We'll see how things go.

Keep in touch.

kind regards,
fijiNut
Yeah, great thoughts. I found just doing the anagarika program for a while in a wholehearted way was highly instructive. Showed me so many areas that needed a lot of work. The toughest adjustment was not eating after mid-day because you can find yourself working pretty hard even as a monk. I know it has been common in the Thai forest tradition for anagarikas to drop from exhaustion now and then in the first year or two. It is not extreme asceticism but it is not easy either. For me my life long challenge will be to simply shut up. So I have been trying to say and ask every stupid thing that might come to mind before I am wearing that uniform even though that can be a really stupid practice sometimes. I think just putting the robes on will, like any other uniform, come with great responsibilities to that order it represents and I will be both humbled and silenced to just note that color hanging there from my sleeve It would be inconceivable to me that I could just learn to carry myself like a bhikkhu without the guidance of senior and well practiced companions in the holy life to chasten and correct me and often until I learn better. For me that is the whole idea. Anyone can practice the path but the bhikkhu life is a support for a truly harmless and potentially blameless way of life, not that I should expect that I or anyone else would necessarily ever perfect that way of life. It is another kind of practice in itself in a way.

I have been kind of thinking about language school too. It will probably better to find out if the people I would like to be with for the foreseeable future will even be speaking Thai first. I picked up some CDs and the Rosetta Stone Thai course -level one. None of this is as simple as it might seem from elsewhere. Being there will afford a much more fully informed pov. Maybe I can stop in at the restaurant if I make my way that way in my travels.

Take care Fijinut, see you around.
But whoever walking, standing, sitting, or lying down overcomes thought, delighting in the stilling of thought: he's capable, a monk like this, of touching superlative self-awakening. § 110. {Iti 4.11; Iti 115}
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Re: Ordination in Thailand Info & Advice

Postby nathan » Fri Apr 17, 2009 8:41 am

Hi fijiNut, all;

I was looking at FIji on the map and it is a little ways from where I will be roaming about, but not that far. Who knows which way the wind will blow and I plan to be a lot closer in a week than I am at this moment, that's for sure.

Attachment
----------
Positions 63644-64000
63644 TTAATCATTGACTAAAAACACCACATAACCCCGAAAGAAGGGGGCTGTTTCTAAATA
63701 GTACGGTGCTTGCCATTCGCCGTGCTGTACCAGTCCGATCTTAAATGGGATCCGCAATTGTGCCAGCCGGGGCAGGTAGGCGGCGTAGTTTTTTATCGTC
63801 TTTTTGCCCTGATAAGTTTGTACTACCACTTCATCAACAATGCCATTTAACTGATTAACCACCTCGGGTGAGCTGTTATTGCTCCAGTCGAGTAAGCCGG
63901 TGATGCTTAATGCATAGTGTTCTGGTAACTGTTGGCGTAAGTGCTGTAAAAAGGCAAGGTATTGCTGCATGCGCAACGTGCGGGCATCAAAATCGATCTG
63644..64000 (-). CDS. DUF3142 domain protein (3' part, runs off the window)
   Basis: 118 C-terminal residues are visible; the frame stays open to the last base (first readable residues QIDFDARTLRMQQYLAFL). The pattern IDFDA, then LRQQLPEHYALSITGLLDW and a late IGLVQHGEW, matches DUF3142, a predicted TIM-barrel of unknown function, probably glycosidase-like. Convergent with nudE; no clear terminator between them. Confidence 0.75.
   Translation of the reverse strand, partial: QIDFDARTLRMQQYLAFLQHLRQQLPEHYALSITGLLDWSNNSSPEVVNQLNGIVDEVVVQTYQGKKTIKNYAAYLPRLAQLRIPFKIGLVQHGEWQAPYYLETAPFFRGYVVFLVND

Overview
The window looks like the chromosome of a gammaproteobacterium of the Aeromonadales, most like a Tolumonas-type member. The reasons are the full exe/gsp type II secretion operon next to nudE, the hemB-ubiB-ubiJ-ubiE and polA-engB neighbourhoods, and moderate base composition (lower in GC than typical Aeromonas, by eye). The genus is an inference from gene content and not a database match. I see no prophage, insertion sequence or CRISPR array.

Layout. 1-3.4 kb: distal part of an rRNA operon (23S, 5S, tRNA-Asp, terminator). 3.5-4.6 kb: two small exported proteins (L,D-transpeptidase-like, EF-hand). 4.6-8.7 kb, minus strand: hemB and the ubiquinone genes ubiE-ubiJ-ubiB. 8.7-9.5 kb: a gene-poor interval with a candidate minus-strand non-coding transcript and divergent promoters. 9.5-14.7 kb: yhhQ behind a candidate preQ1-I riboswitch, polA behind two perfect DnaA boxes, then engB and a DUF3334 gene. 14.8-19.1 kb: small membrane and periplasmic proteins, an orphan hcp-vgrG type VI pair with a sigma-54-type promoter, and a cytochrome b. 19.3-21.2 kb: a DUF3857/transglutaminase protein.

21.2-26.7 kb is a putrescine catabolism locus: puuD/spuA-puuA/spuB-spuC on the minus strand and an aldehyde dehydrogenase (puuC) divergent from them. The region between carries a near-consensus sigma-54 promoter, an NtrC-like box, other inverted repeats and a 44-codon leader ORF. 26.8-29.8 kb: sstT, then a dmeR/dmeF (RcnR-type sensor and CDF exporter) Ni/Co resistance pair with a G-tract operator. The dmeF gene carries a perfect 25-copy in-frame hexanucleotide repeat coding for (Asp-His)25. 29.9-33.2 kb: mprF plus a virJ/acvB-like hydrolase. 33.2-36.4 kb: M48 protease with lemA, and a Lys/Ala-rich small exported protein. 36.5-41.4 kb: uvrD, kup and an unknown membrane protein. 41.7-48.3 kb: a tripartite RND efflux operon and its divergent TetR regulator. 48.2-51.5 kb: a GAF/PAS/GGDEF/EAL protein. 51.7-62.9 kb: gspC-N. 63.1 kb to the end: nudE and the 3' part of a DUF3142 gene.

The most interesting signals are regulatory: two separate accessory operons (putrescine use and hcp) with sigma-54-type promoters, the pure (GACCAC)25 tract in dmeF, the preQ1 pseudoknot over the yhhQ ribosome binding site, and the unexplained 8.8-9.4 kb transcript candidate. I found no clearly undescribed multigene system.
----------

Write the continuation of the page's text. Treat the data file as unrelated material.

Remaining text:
On the parental and familial approval front. I suggest you relax, keep the peace and let your virtues do the talking. I think as we get older one generally encounters a growing acceptance of who one is, for who they are, one way or another. My thinking is, make :quote: you :quote: the best you you can, knowing of course that it isn't really under your complete control anyways. You are, let's say, simply one of your biggest influences.
:smile:
As far as I know, parental approval is only necessary up to a given age, it might be best if one of the Ven. explains what the rules are and how these should be interpreted. I know that when I first went of to train for ordination my parents reaction was a great shock to me. In a tearful farewell they bid me goodbye and let me go. I had been so overwhelmed with joy that I wasn't prepared for the emotional contrast. It felt like their hearts were kind of breaking and as if I was a witness to my own funeral. I was deeply affected by it and I remembered them daily in my meditations. Always thankful for their noble parentage.

To be honest if anyone should ask how it is that I came to have an appreciation for what is noble and good I would tell them of my family. I would explain that from my father I have learned wisdom, from my mother I have learned compassion and from my sister I have learned about a virtue so strong and steady that it gives rise to an ever deepening ongoing purity of being even in this seemingly most difficult, complex and confusing age. I have been truly blessed to be born in among such kind, gentle, honest and hard working people who bring little but a mountain of meritorious thought, speech and action into the world. They set the bar high in my father's, father's house, and it is humbling. They are truly wealthy in much more than worldly things and I have never lacked much in any way for any good thing.

Still, I searched for what they would call, in their tradition, the pearl of great price. I found it, beyond any doubt, in the Buddhadhamma.

I'm back from my three day excursion to the big city.
:woohoo:
Big change for the country mouse. Lotta looking ahead, right, left, up, down, pausing, walking and running. Not to mention a thousand km on the Hyundai Accent. Man I feel sometimes like I must be getting pretty close to reaching a billion miles on the highways of this vast country I have called my home. Btw, my home town, Winnipeg, Manitoba, Canada, is in some trouble again (spring flooding). So, send out a little metta that way if you get the chance.

I hope to have time for a full report this weekend, for now I am a bit too exhausted to continue. When I am very tired I tend to ramble and write too much so I will get back to this thread in a day or two to add some detailed info on my visit to the consulate and my plans ahead. For now I'll simply let everyone know that the journey is a go and I am set to land in Thailand on the 24th.

metta and upekkha
:anjali:
But whoever walking, standing, sitting, or lying down overcomes thought, delighting in the stilling of thought: he's capable, a monk like this, of touching superlative self-awakening. § 110. {Iti 4.11; Iti 115}
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Re: Ordination in Thailand Info & Advice